As I walked between the rows of heirloom tomatoes, I thought an end of summer Gazpacho would be delightful. Stephanie sent me home with bags of tomatoes on one condition! That I make her a batch of gazpacho. If you are interested in getting a bushel of Invincible Summer Farms Heirloom tomatoes now is the time! They are offering Wholesale Saturdays—25lb boxes for $50— for the first three Saturdays in September, 10am – 2pm. Be sure to save your seeds

Heirloom Tomato Gazpacho


  • 3 pounds of ripe yellow heirloom tomatoes; blanched, peeled, seeded and cored.
  • 2 hothouse cucumber; chopped, peeled and seeded
  • 1 yellow bell pepper, chopped and seeded
  • ½ jalapeño; seeded, chopped and cut in half
  • 4 cilantro sprigs
  • 1 shallot, chopped
  • 1/4 cup of white wine vinegar
  • 1/2 cup of good extra-virgin olive oil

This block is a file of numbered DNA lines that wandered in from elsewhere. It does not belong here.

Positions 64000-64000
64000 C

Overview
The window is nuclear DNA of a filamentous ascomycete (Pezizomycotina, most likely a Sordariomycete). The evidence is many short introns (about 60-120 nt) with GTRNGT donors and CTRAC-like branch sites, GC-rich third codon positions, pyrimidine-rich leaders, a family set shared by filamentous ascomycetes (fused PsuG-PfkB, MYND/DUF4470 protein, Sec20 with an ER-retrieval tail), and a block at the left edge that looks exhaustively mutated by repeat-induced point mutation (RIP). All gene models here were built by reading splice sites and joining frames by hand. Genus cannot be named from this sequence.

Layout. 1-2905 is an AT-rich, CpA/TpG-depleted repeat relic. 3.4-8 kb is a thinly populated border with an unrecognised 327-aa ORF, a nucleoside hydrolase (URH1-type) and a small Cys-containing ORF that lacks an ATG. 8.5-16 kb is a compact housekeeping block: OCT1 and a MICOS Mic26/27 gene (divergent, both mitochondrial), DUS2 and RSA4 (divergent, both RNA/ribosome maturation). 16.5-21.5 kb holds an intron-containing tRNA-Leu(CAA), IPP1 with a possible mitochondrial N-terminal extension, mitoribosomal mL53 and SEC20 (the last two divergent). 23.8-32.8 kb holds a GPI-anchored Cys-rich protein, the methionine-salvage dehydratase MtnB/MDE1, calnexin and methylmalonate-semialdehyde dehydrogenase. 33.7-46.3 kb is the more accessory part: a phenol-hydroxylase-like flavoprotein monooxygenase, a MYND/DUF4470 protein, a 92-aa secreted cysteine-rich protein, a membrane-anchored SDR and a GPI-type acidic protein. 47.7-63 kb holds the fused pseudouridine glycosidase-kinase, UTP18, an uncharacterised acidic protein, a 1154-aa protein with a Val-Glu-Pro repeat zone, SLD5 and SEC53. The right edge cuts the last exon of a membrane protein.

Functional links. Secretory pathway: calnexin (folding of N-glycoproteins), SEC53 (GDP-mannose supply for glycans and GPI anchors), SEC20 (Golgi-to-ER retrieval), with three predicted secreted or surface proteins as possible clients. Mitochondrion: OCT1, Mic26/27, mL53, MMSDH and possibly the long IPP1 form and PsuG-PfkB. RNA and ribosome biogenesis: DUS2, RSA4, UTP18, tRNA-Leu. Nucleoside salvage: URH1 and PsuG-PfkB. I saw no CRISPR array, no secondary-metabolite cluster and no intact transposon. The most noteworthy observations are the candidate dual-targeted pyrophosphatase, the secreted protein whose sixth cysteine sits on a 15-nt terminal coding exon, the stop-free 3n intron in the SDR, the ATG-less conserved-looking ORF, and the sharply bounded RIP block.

• 1 tablespoon of Sea Salt or more to taste
  • 1 tablespoon of tabasco
  • Pepper to taste

Note: For Red Gazpacho: Substitute tomatoes and peppers for a red variety.


  1. In boiling water blanch the tomatoes for 30 seconds; cut a cross hatch at the bottom of the tomato before inserting. Cool the tomatoes in a bowl of ice water and then peel the skin off. Remove the cores and strain the seeds over a large bowl to save the juice. Place the tomato flesh in the bowl.
  2. Place half of the tomatoes, pepper, cucumber, jalapeño, cilantro, shallot, vinegar, olive oil, salt, tabasco and a pinch of pepper in a blender or food processor.
  3. Puree until the soup is completely smooth. Taste for seasoning and place in a bowl. Repeat with the rest of the ingredients. You can chill the soup in the refrigerator or have it at room temperature.